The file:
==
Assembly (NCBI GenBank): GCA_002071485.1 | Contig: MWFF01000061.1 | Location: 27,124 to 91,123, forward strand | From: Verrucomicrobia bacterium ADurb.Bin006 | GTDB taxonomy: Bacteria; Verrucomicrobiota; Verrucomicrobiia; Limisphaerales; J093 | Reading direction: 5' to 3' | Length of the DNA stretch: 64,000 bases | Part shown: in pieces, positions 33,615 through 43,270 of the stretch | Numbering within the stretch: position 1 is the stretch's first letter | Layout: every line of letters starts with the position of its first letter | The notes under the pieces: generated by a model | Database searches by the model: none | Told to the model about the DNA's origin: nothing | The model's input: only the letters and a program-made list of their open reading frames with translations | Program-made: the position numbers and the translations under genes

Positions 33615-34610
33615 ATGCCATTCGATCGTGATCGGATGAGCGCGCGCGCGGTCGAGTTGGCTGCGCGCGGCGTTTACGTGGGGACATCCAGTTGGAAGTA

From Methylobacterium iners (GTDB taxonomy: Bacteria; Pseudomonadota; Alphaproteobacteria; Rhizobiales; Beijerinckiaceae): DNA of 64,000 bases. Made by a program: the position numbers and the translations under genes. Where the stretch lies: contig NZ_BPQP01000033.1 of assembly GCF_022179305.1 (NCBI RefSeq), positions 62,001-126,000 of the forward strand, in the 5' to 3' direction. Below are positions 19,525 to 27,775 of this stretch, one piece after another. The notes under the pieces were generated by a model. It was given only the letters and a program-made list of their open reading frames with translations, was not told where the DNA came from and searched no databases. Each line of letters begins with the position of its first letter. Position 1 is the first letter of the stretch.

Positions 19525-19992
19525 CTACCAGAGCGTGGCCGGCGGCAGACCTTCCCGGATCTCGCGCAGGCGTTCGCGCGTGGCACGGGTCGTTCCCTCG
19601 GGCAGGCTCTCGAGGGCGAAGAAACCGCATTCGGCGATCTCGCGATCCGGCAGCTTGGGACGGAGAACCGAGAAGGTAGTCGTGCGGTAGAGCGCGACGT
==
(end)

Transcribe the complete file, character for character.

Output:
Assembly (NCBI GenBank): GCA_002071485.1 | Contig: MWFF01000061.1 | Location: 27,124 to 91,123, forward strand | From: Verrucomicrobia bacterium ADurb.Bin006 | GTDB taxonomy: Bacteria; Verrucomicrobiota; Verrucomicrobiia; Limisphaerales; J093 | Reading direction: 5' to 3' | Length of the DNA stretch: 64,000 bases | Part shown: in pieces, positions 33,615 through 43,270 of the stretch | Numbering within the stretch: position 1 is the stretch's first letter | Layout: every line of letters starts with the position of its first letter | The notes under the pieces: generated by a model | Database searches by the model: none | Told to the model about the DNA's origin: nothing | The model's input: only the letters and a program-made list of their open reading frames with translations | Program-made: the position numbers and the translations under genes

Positions 33615-34610
33615 ATGCCATTCGATCGTGATCGGATGAGCGCGCGCGCGGTCGAGTTGGCTGCGCGCGGCGTTTACGTGGGGACATCCAGTTGGAAGTA

From Methylobacterium iners (GTDB taxonomy: Bacteria; Pseudomonadota; Alphaproteobacteria; Rhizobiales; Beijerinckiaceae): DNA of 64,000 bases. Made by a program: the position numbers and the translations under genes. Where the stretch lies: contig NZ_BPQP01000033.1 of assembly GCF_022179305.1 (NCBI RefSeq), positions 62,001-126,000 of the forward strand, in the 5' to 3' direction. Below are positions 19,525 to 27,775 of this stretch, one piece after another. The notes under the pieces were generated by a model. It was given only the letters and a program-made list of their open reading frames with translations, was not told where the DNA came from and searched no databases. Each line of letters begins with the position of its first letter. Position 1 is the first letter of the stretch.

Positions 19525-19992
19525 CTACCAGAGCGTGGCCGGCGGCAGACCTTCCCGGATCTCGCGCAGGCGTTCGCGCGTGGCACGGGTCGTTCCCTCG
19601 GGCAGGCTCTCGAGGGCGAAGAAACCGCATTCGGCGATCTCGCGATCCGGCAGCTTGGGACGGAGAACCGAGAAGGTAGTCGTGCGGTAGAGCGCGACGT